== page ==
OK, let’s get this out of the way right now. The plot is staggeringly ridiculous. The rise to world-class status of either of these two characters, let alone both of them, in such a short space of time would have even the Karate Kid doubting how someone could get so good so fast. And no, pointing out they have ‘come from nowhere’ and are ‘probably a flash in the pan’ does not do anything to lessen the bullshittitude of the plot, no matter how many times the fight announcers say it. And when they say it’s like all the Rockys rolled into one, they really mean it; as not only does it contain comparitive training montages (one is in the gym, the other out hitting tyres with a hammer in a junkyard), but it also includes (professional wrestler and Olympic gold medallist) Kurt Angle as an unstoppable Russian who wears a hammer and sickle singlet. For those paying attention, this stopped being the flag of Russia 20 years ago. Stupid. Silly, even. But again, the good parts of this film are not about the fighting: which is fortunate, as MMA fans looking to see their favourite sport transferred to the silver screen are going to have to deal with a lot of shaky cam, often inexplicably shot outside the ring, so peoples heads, posts, and the wire of the cage itself are frequently obscuring the view.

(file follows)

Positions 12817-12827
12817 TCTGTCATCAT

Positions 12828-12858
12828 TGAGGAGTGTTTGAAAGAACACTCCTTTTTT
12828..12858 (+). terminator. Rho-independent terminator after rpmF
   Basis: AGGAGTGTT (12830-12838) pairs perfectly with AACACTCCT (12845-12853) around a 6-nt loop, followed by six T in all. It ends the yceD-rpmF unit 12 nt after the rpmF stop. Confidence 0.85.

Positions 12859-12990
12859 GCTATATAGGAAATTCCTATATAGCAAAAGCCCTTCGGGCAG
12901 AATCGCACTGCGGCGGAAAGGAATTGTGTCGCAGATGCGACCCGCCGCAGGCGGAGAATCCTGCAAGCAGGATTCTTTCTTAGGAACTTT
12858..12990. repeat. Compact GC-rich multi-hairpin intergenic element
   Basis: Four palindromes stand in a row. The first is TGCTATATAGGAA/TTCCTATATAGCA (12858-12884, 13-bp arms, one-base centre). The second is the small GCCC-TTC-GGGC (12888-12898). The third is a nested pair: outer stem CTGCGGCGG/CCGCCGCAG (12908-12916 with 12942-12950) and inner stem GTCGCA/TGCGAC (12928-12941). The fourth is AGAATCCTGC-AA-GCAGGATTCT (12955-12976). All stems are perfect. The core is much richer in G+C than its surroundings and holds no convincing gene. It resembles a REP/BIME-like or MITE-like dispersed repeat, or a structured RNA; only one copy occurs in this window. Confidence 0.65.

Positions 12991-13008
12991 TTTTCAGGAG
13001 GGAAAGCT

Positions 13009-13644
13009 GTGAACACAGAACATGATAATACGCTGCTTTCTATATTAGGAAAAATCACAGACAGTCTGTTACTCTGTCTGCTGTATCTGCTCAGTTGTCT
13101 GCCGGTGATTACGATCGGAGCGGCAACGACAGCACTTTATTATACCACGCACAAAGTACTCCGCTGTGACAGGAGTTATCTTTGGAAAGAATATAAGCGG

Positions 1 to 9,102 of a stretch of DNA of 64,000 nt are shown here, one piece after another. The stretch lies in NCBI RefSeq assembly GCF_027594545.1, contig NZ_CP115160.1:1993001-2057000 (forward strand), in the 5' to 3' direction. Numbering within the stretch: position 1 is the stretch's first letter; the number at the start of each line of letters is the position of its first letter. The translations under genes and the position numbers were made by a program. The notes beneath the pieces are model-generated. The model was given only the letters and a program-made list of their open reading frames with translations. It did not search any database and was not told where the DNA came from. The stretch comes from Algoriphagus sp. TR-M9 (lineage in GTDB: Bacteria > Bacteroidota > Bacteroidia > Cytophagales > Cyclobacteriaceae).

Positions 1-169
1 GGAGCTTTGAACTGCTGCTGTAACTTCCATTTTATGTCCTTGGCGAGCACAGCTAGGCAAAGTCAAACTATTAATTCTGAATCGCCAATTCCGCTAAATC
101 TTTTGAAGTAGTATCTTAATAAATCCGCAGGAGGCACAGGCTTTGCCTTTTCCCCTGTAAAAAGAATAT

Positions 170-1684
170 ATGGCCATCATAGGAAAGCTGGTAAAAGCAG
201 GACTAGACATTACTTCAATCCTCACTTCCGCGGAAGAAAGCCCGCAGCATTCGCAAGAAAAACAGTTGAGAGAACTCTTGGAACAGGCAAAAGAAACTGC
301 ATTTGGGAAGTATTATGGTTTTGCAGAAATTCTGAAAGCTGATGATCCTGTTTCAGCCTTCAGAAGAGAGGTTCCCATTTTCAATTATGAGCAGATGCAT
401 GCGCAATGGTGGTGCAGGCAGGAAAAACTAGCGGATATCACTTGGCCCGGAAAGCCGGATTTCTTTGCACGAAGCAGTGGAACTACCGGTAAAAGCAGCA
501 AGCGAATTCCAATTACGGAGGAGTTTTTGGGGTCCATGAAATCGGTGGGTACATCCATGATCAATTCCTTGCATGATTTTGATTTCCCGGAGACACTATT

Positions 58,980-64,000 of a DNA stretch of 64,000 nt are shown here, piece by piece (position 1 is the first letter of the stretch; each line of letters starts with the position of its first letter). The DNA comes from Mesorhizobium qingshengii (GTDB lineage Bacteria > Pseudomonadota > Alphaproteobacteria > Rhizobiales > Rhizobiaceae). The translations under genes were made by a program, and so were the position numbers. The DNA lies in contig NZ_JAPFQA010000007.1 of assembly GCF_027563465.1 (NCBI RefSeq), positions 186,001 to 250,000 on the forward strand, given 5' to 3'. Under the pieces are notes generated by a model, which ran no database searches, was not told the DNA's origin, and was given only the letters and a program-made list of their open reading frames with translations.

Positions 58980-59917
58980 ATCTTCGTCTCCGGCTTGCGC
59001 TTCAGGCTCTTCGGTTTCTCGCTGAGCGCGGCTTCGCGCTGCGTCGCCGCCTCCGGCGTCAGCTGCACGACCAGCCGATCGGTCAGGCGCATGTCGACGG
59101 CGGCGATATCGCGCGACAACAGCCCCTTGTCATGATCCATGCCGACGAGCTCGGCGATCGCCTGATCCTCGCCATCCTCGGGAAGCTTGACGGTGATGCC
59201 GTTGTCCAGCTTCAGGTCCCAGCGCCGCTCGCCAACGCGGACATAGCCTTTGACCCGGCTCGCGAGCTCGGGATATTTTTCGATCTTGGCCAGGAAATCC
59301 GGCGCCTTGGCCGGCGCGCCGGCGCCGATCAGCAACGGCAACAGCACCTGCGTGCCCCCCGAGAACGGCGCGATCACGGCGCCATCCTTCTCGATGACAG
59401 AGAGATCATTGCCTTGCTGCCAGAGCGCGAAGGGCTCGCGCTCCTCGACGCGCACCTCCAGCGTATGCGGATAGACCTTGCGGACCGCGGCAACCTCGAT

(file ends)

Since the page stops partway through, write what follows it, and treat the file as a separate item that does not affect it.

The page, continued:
OK, so the plot might be ridiculous, but the dialogue and performances are spectacular. To avoid spoilers I can’t go into much detail, but the uncompromising, all-out efforts both by Hardy and especially Nolte, in what is a career best performance, make the spiky, spiteful dialogue shine, confronting and then deliberately avoiding all the usual clichés that a story like this will entail. Edgerton’s tale is there to bring heart to the piece, to give the audience someone to identify with (albeit in a rather unsubtle and manipulative way), and it was a very clever choice to have this split between two leads, one emotionally damaged and bitter, and the other a downtrodden underdog, rather than try and combine them into a single character, which would have come off as schizophrenic at best. It seems the writers realise that in a fighting film it doesn’t matter who it is you’re rooting for, as long as there’s someone you can feel good about supporting, which gives them free reign to make Tommy’s story a leaner, grittier, less pleasant journey, while also providing an easy source of conflict and setting up for a satisfying resolution.

Yes, it is a stupid film about grown men beating each other up. But just as I will argue that professional wrestling is a soap opera designed for men (with jacknife powerbombs instead of spousal infidelity), Warrior is basically a male version of a dysfunctional family drama. You won’t laugh, you might cry, and if not, there’s always someone not far from getting beaten up to entertain you.

Alex

My hopes were cruelly dashed when I realised this was not the biopic of 80s wrestling superstar James ‘Ultimate Warrior’ Hellwig.